The march takes place amid tight security and is kept away from the separate anti-government protesters in Tahrir Square.

This browser does not support the video element.

This browser does not support the video element.

“Iraq showed them today that they are not welcome, and they should respect that if they really respect democracy,” Mizyad says.

Men and women who have traveled from across the country disperse when the march ends without major incident.

But the crowd in Tahrir Square was uneasy because of the rival protest. Fearing violence, some of the anti-government protesters had stayed home that morning. Others wondered what Sadr would do next. On the nearby Mohammed al-Qassim highway, a young crowd burned tires. Shortly after Washington Post reporters left the scene, security forces opened fire. And then came the announcement: Sadr had withdrawn his support for the protesters in Tahrir Square.

After the announcement, one of the protesters’ most iconic strongholds - known as the Turkish restaurant - empties out, as many of Sadr’s supporters pack up and leave.

On Mohammed al-Qassim highway, protesters throw molotov cocktails as security forces respond with tear gas and live bullets.

More than 500 protesters have been killed in recent months. Their faces stare out from across Tahrir Square.

Sadr’s abrupt withdrawal of support has an immediate impact. Once Sadr’s loyalists leave the protest camps across Baghdad and southern Iraq, riot police begin their assault early on Saturday, Jan. 25 setting fire to protest tents. Near Tahrir Square, security forces also fire into the crowds, and nine people are killed. Fear ripples through the square.

But then something perhaps surprising happens: In defiance, many more people stream into the square to join the protesters, sometimes for the first time. They vow to keep the cause alive.

In Tahrir Square, protesters ready shields and molotov cocktails for anticipated clashes. Others nurse their wounds.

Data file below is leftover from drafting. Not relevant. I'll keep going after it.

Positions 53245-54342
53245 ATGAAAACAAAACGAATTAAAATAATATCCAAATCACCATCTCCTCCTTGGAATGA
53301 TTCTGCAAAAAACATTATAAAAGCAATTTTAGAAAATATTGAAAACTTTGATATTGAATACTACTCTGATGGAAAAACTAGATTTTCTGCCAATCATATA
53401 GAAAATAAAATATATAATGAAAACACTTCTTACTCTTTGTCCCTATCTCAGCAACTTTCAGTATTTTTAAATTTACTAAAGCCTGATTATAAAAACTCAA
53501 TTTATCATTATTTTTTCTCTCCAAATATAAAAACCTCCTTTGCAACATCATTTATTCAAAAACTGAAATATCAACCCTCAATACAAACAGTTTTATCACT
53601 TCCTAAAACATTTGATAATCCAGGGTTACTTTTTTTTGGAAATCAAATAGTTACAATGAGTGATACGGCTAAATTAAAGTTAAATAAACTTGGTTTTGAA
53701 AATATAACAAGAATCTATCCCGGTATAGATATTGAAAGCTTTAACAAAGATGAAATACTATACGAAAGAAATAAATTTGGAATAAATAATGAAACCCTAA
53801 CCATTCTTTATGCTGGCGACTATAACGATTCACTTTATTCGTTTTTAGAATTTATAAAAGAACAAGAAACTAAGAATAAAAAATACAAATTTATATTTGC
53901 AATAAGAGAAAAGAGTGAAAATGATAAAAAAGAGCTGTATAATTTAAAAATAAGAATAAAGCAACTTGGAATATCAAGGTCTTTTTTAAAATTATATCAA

On a street adjoining the square, clashes have started.

This browser does not support the video element.

This browser does not support the video element.

A burned tent on a street leading to Tahrir Square. Within hours, the debris would be swept away, and new tents would spring up.

As those at the anti-government protest camp wake up on Sunday, the mood is lighter, though the resolve of many has hardened. Sabah is still in his tent, broadcasting the events. In a warren of tents on the edge of Tahrir Square, activists say that the stakes were higher than ever. “I came here saying that I’d be willing to die for my country, and that’s truer than ever now,” says Yasser, a young medical student. “We’ve seen what they do to people who ask for change now. There’s no going back.”

Amid lighter spirits, protesters feed puppies they’ve come to look after on the edge of Tahrir Square.

Even as protesters call for an end to U.S. and Iranian influence in Iraq, they urge the United Nations to intervene.

Sabah remains wary and worried about what might happen next. But his live stream is back on.

The future of the months-long protest movement is uncertain. Since Sunday, at least 13 people more people have been killed, reportedly by security forces, and scores more have been wounded. Iraq’s political elites have rallied, closing ranks in the face of an anti-establishment protest movement that initially took them by surprise. Crowds are holding out in Baghdad and across southern Iraq. But an increasing proportion of the young demonstrators are now scared to leave their camps, fearing they could be abducted or arrested.

They fear a final crackdown.